A 22-year-old man pleaded guilty Friday to second-degree murder in the baseball-bat beating of a USC graduate student from China who was attacked near the campus three years ago while walking back to his apartment following a study session.
Jonathan Del Carmen -- one of four young people who was charged in the July 24, 2014, attack on Xinran Ji -- is facing 15 years to life in state prison. He is set to be sentenced Nov. 3 by Los Angeles Superior Court Judge George G. Lomeli.
Deputy District Attorney John McKinney told the judge that the prosecution will drop a special circumstance allegation of murder during the commission of an attempted robbery as a result of Del Carmen's plea, which came two days after co-defendant Andrew Garcia, 21, was sentenced to life in prison without the possibility of parole for the 24-year-old electrical engineering student's killing.
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Garcia was convicted June 8 of first-degree murder and one count each of robbery, attempted robbery and assault with a deadly weapon for attacking a man and woman at Dockweiler State Beach about two hours after targeting Ji.
Garcia's co-defendant, Alejandra Guerrero, 19, was convicted last October of first-degree murder for her role in the killing, with jurors finding true the special circumstance allegation of murder during the commission of an attempted robbery, along with an allegation that she personally wielded a wrench during the attack on Ji.
Guerrero, who was also convicted of the Dockweiler Beach attack, is awaiting sentencing and is facing up to life in prison without the possibility of parole.
Another young man, Alberto Ochoa, 20, is still awaiting trial in Ji's killing, along with the Dockweiler Beach attack.
The prosecutor told jurors in Guerrero's trial that Del Carmen remained inside the vehicle after pulling over when Ji was walking in the area as Garcia, Guerrero and Ochoa got out of the car to confront the victim, then drove around the corner as Garcia and Guerrero chased after Ji and continued the attack. Del Carmen went back to the car during the subsequent robbery at Dockweiler Beach, McKinney said.
Ji was able to stagger away and make his way back to his fourth-floor apartment, McKinney told jurors.
"He's dying. The fatal blows have already been inflicted. He doesn't know he's dying ....," the prosecutor said of surveillance footage showing the victim returning to the apartment building where he was found lifeless by one of his roommates later that morning.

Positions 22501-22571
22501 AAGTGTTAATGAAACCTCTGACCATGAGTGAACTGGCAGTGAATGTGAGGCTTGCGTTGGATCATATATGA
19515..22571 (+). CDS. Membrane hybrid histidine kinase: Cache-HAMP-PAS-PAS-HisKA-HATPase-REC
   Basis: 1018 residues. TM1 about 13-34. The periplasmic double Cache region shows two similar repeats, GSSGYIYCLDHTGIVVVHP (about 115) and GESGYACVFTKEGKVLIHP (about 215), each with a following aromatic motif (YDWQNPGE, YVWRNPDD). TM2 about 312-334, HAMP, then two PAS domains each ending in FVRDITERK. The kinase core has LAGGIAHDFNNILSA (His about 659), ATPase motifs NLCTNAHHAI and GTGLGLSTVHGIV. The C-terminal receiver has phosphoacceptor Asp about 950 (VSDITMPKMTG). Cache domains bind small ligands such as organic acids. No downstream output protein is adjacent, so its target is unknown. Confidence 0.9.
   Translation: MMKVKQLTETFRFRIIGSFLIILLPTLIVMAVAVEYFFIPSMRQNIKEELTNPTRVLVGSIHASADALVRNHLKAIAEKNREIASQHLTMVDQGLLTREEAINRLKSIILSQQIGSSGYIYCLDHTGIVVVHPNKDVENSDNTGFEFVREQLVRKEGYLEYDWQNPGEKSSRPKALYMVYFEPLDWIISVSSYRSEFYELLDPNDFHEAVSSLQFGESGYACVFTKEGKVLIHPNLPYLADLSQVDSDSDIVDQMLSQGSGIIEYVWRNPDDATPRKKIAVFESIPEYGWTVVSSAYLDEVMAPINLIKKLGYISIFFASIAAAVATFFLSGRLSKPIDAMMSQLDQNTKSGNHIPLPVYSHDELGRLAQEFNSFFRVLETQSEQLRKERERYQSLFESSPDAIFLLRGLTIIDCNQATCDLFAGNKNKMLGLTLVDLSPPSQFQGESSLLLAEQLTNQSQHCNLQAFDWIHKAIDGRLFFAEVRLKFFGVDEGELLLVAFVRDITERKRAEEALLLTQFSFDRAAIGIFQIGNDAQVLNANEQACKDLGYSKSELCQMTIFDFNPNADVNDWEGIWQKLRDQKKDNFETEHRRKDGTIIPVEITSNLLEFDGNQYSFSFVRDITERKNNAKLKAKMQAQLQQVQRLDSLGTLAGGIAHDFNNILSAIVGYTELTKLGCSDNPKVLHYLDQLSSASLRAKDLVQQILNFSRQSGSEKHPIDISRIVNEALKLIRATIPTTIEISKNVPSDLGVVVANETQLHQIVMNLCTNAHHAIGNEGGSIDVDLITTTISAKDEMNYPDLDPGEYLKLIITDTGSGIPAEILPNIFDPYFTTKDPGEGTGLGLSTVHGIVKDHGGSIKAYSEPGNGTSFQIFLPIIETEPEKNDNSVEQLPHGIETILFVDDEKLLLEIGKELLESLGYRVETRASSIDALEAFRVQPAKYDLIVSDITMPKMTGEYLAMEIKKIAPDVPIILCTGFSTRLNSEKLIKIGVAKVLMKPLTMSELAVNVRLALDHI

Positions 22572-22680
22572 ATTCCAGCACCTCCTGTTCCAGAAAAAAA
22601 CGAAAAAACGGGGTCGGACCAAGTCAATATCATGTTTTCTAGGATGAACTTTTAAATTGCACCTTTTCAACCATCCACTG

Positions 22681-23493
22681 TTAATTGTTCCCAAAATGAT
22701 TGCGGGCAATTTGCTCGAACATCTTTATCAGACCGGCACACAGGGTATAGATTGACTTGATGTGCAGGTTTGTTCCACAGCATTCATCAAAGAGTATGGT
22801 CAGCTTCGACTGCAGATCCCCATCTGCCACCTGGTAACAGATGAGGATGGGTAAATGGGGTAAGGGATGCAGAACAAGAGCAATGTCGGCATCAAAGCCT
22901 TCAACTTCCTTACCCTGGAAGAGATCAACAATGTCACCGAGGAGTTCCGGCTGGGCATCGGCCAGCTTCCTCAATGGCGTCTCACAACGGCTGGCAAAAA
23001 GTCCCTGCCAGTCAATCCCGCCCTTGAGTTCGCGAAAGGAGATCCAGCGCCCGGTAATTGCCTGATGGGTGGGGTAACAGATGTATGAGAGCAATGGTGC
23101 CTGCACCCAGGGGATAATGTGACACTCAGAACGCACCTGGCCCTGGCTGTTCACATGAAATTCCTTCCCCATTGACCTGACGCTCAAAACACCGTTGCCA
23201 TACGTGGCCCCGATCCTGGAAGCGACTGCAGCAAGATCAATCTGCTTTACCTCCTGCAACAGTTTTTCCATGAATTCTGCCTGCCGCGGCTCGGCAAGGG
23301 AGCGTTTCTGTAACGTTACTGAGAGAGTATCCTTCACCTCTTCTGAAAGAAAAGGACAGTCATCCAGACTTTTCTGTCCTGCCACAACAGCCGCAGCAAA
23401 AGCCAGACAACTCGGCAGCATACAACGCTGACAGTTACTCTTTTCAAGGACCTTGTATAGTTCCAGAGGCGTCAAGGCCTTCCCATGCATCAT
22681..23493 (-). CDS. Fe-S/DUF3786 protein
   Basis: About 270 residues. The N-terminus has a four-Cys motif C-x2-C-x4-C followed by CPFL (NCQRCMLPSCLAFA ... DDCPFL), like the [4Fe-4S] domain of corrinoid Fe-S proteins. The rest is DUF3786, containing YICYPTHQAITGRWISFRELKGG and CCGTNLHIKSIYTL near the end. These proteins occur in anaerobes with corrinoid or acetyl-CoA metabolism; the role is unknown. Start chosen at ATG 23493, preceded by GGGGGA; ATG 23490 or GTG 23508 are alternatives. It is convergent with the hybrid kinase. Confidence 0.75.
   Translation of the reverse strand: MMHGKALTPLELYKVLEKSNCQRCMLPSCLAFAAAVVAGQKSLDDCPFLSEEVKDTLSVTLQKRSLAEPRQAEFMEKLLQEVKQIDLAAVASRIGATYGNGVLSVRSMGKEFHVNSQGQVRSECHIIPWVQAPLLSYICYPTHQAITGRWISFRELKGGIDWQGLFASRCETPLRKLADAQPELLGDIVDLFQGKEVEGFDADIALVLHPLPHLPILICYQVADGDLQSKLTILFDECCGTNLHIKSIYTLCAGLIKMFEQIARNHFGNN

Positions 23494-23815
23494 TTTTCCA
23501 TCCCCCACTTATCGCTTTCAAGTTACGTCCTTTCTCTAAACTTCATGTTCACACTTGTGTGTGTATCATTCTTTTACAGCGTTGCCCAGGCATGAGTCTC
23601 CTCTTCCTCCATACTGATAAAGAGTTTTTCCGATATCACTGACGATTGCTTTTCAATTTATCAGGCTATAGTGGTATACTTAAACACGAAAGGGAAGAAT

"We lost the sunshine from our life," said Songbo Ji, the victim's father, speaking through a Mandarin translator at Garcia's sentencing Wednesday. "He was our only child. People our age are now planning weddings for sons and daughters. But every day for us, we are paying tribute to our son. We are completely heartbroken."
The victim's mother was too distraught to speak, but aunt Zhaohui Du told the court that the mother slept each night with the victim's blanket, "so she could continue to provide warmth to her son."
"His life was taken by this demon," Du said.
Prosecutors opted not to seek the death penalty against Garcia or Del Carmen. Guerrero and Ochoa could not face the death penalty because they were both under 18 at the time Ji was slain.
Carol Walker, a chaplain who said she has known Garcia for eight months, spoke briefly at Wednesday's sentencing hearing, telling the judge that Garcia was emotionally disturbed and had been raised without a permanent home, moving "from parks to shelters to motels."
"He has a precious life also," she said. "I ask this court for your mercy."
Eddie North-Hager, USC's director of media relations, told the court that a Xinran Ji Memorial Scholarship had been established at the university.
It will be awarded annually to a promising electrical engineering graduate student from China, Hong Kong, Macau or Taiwan.
Ji "was destined to go so far. He was a top designer, a gifted engineer," North-Hager said at Garcia's sentencing.
Ji's killing occurred two years after two other USC graduate students from China were shot to death during an April 2012 robbery as they sat in a car that was double-parked on a street near the USC campus.
Two men -- Javier Bolden and Bryan Barnes -- were convicted and sentenced to life in prison without the possibility of parole for the killings of Ying Wu and Ming Qu, who were both 23.